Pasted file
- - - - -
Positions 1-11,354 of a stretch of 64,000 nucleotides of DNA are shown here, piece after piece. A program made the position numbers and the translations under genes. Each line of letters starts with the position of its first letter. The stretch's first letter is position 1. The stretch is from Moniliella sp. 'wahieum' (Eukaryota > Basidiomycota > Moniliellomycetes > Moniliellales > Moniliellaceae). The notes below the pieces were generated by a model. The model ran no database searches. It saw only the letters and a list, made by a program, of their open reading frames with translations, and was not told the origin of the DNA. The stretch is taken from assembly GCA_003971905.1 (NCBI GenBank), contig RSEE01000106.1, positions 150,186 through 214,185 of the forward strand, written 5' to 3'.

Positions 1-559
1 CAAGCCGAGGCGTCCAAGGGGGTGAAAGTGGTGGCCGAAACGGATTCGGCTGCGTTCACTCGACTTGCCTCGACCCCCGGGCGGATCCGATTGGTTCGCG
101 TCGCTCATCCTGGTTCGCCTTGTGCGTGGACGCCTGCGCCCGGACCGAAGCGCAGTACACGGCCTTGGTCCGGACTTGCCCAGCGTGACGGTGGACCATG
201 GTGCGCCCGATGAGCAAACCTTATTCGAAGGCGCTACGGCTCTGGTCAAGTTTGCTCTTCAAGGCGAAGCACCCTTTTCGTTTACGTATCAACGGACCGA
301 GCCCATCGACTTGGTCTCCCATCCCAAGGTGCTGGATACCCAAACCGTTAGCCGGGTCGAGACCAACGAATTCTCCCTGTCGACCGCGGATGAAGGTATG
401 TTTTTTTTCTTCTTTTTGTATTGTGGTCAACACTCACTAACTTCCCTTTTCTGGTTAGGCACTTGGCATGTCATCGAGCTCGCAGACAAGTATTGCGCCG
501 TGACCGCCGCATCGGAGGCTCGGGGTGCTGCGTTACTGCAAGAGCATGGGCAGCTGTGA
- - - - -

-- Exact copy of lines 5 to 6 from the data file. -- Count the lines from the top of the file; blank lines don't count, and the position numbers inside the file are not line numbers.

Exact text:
201 GTGCGCCCGATGAGCAAACCTTATTCGAAGGCGCTACGGCTCTGGTCAAGTTTGCTCTTCAAGGCGAAGCACCCTTTTCGTTTACGTATCAACGGACCGA
301 GCCCATCGACTTGGTCTCCCATCCCAAGGTGCTGGATACCCAAACCGTTAGCCGGGTCGAGACCAACGAATTCTCCCTGTCGACCGCGGATGAAGGTATG